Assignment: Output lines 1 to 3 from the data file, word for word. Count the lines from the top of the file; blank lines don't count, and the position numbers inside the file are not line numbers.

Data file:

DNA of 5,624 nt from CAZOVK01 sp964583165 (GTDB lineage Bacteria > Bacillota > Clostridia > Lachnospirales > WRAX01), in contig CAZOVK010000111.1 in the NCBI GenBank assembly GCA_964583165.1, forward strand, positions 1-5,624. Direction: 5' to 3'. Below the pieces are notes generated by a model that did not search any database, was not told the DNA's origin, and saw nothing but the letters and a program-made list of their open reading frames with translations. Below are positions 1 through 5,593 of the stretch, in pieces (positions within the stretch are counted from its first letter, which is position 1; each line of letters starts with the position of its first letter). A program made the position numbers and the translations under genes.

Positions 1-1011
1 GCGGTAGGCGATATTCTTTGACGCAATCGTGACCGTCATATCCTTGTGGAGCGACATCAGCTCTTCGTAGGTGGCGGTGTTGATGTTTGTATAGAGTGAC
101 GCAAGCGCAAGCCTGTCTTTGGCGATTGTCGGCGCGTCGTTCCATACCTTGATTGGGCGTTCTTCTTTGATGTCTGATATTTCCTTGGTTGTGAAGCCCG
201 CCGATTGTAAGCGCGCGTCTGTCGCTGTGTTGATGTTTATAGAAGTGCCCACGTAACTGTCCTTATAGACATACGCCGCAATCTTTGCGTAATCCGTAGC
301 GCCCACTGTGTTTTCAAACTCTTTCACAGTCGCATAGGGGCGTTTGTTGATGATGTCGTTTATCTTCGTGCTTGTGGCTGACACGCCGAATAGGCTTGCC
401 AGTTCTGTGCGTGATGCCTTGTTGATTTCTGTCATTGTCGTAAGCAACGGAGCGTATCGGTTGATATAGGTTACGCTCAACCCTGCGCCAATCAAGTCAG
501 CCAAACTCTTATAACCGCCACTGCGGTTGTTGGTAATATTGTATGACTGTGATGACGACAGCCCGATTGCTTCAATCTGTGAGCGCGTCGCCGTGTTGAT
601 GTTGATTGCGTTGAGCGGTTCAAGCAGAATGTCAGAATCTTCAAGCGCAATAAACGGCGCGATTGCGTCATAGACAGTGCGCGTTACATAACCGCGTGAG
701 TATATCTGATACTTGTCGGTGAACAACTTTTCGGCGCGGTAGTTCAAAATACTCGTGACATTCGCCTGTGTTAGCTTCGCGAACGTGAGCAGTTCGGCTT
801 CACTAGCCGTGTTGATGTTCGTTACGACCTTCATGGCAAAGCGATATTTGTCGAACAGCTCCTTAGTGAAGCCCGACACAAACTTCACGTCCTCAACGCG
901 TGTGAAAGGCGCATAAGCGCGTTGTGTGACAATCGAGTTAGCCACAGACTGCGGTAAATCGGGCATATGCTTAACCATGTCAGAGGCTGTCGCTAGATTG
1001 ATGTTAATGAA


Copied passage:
DNA of 5,624 nt from CAZOVK01 sp964583165 (GTDB lineage Bacteria > Bacillota > Clostridia > Lachnospirales > WRAX01), in contig CAZOVK010000111.1 in the NCBI GenBank assembly GCA_964583165.1, forward strand, positions 1-5,624. Direction: 5' to 3'. Below the pieces are notes generated by a model that did not search any database, was not told the DNA's origin, and saw nothing but the letters and a program-made list of their open reading frames with translations. Below are positions 1 through 5,593 of the stretch, in pieces (positions within the stretch are counted from its first letter, which is position 1; each line of letters starts with the position of its first letter). A program made the position numbers and the translations under genes.

Positions 1-1011
1 GCGGTAGGCGATATTCTTTGACGCAATCGTGACCGTCATATCCTTGTGGAGCGACATCAGCTCTTCGTAGGTGGCGGTGTTGATGTTTGTATAGAGTGAC